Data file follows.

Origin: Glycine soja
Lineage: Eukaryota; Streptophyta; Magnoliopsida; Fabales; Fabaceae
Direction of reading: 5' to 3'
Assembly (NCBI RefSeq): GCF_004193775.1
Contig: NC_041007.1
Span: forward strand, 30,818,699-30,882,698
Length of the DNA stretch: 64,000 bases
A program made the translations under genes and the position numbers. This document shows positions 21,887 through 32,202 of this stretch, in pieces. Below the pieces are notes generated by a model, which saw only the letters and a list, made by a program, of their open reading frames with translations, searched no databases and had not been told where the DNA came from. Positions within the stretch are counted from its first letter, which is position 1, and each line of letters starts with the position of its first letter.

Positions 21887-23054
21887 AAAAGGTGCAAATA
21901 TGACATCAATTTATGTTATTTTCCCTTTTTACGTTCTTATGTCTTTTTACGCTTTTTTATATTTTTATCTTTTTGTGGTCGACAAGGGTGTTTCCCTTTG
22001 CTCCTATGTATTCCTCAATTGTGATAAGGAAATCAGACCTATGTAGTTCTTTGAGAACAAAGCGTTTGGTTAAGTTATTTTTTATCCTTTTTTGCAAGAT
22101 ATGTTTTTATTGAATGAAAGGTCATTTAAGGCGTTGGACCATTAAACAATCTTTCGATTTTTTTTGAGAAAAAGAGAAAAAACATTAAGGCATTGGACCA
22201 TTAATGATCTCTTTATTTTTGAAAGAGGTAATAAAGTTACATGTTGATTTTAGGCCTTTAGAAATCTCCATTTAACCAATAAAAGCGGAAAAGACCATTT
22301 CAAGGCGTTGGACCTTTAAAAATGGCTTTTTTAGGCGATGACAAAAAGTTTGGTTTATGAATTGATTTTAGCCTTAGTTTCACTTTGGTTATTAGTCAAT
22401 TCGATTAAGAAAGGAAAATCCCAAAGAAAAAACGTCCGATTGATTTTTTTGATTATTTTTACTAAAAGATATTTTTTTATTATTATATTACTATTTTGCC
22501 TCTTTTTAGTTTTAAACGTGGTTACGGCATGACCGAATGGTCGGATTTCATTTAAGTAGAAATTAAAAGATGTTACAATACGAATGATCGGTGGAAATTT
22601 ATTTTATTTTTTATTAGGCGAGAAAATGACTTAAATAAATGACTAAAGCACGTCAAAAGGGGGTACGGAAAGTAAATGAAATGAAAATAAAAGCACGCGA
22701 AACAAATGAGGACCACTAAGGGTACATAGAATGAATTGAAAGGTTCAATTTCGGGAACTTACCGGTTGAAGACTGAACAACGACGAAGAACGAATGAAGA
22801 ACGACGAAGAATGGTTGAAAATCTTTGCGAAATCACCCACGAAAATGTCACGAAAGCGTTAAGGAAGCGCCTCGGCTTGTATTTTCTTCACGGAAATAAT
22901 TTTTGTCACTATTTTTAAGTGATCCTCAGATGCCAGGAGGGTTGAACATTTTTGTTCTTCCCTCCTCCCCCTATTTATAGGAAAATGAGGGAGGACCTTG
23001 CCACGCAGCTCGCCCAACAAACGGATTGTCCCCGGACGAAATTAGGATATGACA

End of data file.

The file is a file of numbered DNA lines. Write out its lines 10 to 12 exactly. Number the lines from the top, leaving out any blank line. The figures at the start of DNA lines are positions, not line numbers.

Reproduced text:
21887 AAAAGGTGCAAATA
21901 TGACATCAATTTATGTTATTTTCCCTTTTTACGTTCTTATGTCTTTTTACGCTTTTTTATATTTTTATCTTTTTGTGGTCGACAAGGGTGTTTCCCTTTG
22001 CTCCTATGTATTCCTCAATTGTGATAAGGAAATCAGACCTATGTAGTTCTTTGAGAACAAAGCGTTTGGTTAAGTTATTTTTTATCCTTTTTTGCAAGAT